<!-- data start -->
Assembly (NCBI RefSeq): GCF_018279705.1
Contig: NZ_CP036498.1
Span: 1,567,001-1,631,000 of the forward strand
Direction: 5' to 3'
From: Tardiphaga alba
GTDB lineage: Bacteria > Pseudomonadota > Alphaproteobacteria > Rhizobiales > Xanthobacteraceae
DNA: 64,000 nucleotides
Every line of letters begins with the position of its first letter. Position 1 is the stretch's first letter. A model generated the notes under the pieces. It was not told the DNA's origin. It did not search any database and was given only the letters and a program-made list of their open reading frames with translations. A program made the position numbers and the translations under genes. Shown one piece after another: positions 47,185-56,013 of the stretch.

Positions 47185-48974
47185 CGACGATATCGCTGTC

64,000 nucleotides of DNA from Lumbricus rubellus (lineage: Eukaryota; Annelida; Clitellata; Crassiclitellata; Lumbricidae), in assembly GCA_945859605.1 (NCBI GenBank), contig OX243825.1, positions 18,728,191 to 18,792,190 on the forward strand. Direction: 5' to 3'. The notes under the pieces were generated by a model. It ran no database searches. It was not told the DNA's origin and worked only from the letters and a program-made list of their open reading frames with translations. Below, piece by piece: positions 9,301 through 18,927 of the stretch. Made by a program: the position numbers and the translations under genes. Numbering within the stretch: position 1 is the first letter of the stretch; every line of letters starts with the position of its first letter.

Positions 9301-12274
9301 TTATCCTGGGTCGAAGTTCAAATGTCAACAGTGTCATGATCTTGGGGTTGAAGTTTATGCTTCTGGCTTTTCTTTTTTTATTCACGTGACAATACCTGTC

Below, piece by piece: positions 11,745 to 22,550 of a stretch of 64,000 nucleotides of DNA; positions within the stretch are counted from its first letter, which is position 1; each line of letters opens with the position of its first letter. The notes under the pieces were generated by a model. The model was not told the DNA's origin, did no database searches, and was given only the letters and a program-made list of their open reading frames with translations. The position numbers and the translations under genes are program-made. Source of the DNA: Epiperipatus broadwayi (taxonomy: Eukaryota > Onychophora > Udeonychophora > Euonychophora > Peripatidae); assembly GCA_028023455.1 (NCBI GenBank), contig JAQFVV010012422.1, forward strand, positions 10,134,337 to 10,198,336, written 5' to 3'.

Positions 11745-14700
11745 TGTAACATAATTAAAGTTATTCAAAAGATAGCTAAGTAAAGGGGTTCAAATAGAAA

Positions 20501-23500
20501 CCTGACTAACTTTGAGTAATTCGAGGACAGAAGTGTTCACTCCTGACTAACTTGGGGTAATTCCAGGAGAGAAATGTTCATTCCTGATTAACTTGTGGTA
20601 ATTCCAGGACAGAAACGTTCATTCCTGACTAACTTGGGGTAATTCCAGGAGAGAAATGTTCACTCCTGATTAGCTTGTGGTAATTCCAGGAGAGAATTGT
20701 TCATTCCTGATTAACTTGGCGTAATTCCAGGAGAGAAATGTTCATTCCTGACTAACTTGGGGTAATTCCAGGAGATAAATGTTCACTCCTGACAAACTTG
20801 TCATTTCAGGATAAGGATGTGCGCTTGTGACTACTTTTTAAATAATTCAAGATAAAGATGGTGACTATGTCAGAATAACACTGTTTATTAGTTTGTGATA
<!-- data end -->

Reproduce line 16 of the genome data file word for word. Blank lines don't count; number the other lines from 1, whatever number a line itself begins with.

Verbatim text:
11745 TGTAACATAATTAAAGTTATTCAAAAGATAGCTAAGTAAAGGGGTTCAAATAGAAA